Welcome to issue #8 of The Glatisant! This newsletter is a free service put out by the Questing Beast YouTube channel. You can read previous issues here and help support the channel on Patreon here. If you aren’t subscribed, you can sign up below to get new issues sent directly to your email.
New Releases & Upcoming Projects
The Knock! OSR magazine I previewed in Issue #7 now has a YouTube trailer! No Kickstarter date yet, but I hear it will be very soon.
At Monsters and Manuals, David McGrogan announces an upcoming 2nd Edition of Yoon-Suin, one of the first OSR books I ever bought.
A new writer/illustrator named Andrew Kolb is creating a sandboxy hexcrawl adventure for 5e set in Neverland. It’s very reminiscent of Hot Springs Island. I particularly like the 1950s-inspired illustrations.
The Bard returns with some predictions about the upcoming HeroQuest boardgame reprint. At least some of his predictions (especially about the more cartoony art style) appear to have been on target.
I recently found a forum where someone has blown up the original HeroQuest artwork to a size suitable for posters. Also, here’s an inside look at how Hasbro lost the HeroQuest trademark to Chaosium, and then got it back again.
The third volume of the “28” Magazine has been released. If you are at all interested in the wargaming scene, it’s a must read. 228 pages of essays, advice, and incredible kitbashed miniatures.
While we’re on the subject of Warhammer, Miscast has a great multi-part YouTube series on creating a grotesque Nurgle army where every model is a conversion:
Free Kriegsspiel Revolution
Wizard Lizard at Underground Adventures explains FKR in four different ways, targeted at gamers from different RPG backgrounds. He also has a large box of rules that could work in different FKR games. Use the ones that make the most sense to you!
Justin at Aboleth Overlords explains how removing rules for advancement can help your PCs engage more fully with the world.
Nine and Thirty Kingdoms has a fantastic series of five posts covering how you can anchor every part of spell casting to physical things in the game world (like a thrown stone or a burning candle) rather than to abstractions like minutes or feet.
James at Grognardia (The Excellent Traveling Volume) explains how Gygax designed AD&D to push back against the “non-game” that he felt OD&D had become (a trait that FKR tries to recapture). James also has two articles at the Goodman Games website commemorating the 11th anniversary of Dave Arneson’s death.
The Wandering DMs interview James Maliszewski about the return of Grognardia.
Chris McDowall (Electric Bastionland) continues his run of excellent interviews with OSR creators on the Bastionland Podcast, including discussions with Zedeck Siew (Lorn Song of the Bachelor) on worldbuilding, Emmy Allen (The Dolorous Stroke) on narrative wargaming, Zachary Cox (Best Left Buried) on horror gaming and David Black (The Black Hack) on solo games.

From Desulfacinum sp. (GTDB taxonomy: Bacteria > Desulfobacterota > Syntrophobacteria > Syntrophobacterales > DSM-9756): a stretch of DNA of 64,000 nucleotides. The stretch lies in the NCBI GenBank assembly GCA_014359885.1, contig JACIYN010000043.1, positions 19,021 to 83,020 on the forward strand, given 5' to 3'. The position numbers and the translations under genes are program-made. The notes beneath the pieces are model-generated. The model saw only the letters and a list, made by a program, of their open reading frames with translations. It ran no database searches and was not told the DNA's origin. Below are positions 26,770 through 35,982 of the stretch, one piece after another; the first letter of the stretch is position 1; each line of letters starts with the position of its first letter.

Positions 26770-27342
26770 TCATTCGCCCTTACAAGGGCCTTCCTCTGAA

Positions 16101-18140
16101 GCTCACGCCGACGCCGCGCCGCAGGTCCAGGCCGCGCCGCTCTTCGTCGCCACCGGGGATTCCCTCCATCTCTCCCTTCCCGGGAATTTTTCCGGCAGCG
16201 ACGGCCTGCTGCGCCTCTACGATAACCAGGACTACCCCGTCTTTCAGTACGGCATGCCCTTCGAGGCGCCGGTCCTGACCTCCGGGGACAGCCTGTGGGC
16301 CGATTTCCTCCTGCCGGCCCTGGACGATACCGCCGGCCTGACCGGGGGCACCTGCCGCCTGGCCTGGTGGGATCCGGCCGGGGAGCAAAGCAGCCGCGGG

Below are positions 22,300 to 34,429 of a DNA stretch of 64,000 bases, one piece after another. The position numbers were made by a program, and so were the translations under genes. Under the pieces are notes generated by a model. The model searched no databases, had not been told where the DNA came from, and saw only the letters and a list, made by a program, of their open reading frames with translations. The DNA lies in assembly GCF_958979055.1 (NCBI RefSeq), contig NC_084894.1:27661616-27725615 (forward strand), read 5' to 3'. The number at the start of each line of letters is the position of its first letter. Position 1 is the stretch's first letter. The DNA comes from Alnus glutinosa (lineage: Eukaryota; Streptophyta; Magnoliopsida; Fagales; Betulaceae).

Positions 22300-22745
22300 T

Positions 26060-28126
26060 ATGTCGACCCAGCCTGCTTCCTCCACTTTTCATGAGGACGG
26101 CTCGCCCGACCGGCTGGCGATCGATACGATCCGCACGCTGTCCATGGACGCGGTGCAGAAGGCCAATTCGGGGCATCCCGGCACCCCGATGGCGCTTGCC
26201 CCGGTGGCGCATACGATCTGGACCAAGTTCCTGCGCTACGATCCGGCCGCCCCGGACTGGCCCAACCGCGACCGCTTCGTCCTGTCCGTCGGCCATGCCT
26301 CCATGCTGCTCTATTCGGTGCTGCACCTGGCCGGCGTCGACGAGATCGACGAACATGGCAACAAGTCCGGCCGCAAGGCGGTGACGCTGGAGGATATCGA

Grognardia has been on a blogging tear ever since its reactivation, including reviews of Traveller (along with a post about J. Eric Holmes’ take on the game), Barbarians of the Ruined Earth, and Hot Springs Island.
Three new adventures were awarded “The Best” by Ten Foot Pole this month: Desert Angel Fiasco, A Shadow over Greatwood, and Echoes From Fomalhaut #07: From Beneath the Glacier.
Hammer and Dice has a lot of OSR Zine reviews on their channel, including this one of Hunters in Death.
Spriggan’s Den reviews West End’s Star Wars Gamemaster Handbook.
At Questing Beast I reviewed Zedeck Siew’s Lorn Song of the Bachelor, Andrew Walter’s Fronds of Benevolence, and Alex Clements’ Fungi of the Far Realms, as well as making an overview of RPG books that work as in-game artifacts.
Goodberry Monthly’s Wizard City continues to be one of the most entertaining, imaginative, and prolific settings being published on the blogosphere right now. New entries include The Whale Docks, The Bootleg Spell Market, The Seal of the University, The College of Deans, Witch’s Hex, The Hidden Eye, Hand of the Archmages, and Secret Warehouses.
The Bottomless Sarcophagus has a horrifying take on the Men in Black.
A Cratered, Blasted Land has a system for petitioning the gods.
Game Maker’s Toolkit has a fantastic video on the way that building incentive structures into your rules can backfire.
The Graverobber’s Guide discusses how this is a fundamentally free hobby to get into.
Gundobad Games invents a way to make searching for secret doors more fun.
Skerples does a deep-dive into running Hireling Morale and Fear.
At Questing Beast I examine nine things to keep in mind while designing dungeons.
David at Lithyscaphe walks us through his process of beginning a megadungeon.
Phlox at Whose Measure God Could Not Take invents a dungeon design process based on thematic threads.
Grognardia considers some of the practical problems that megadungeons have in a living game world.
All Dead Generations considers what makes for a great one-page dungeon.
Revenant’s Quill discusses the importance of building adventures over systems.
Sam at Dreaming Dragon Slayer considers the possibilities of a radically open gaming table.
Jacob Latvala invents an encumbrance slot system for Old-School Essentials.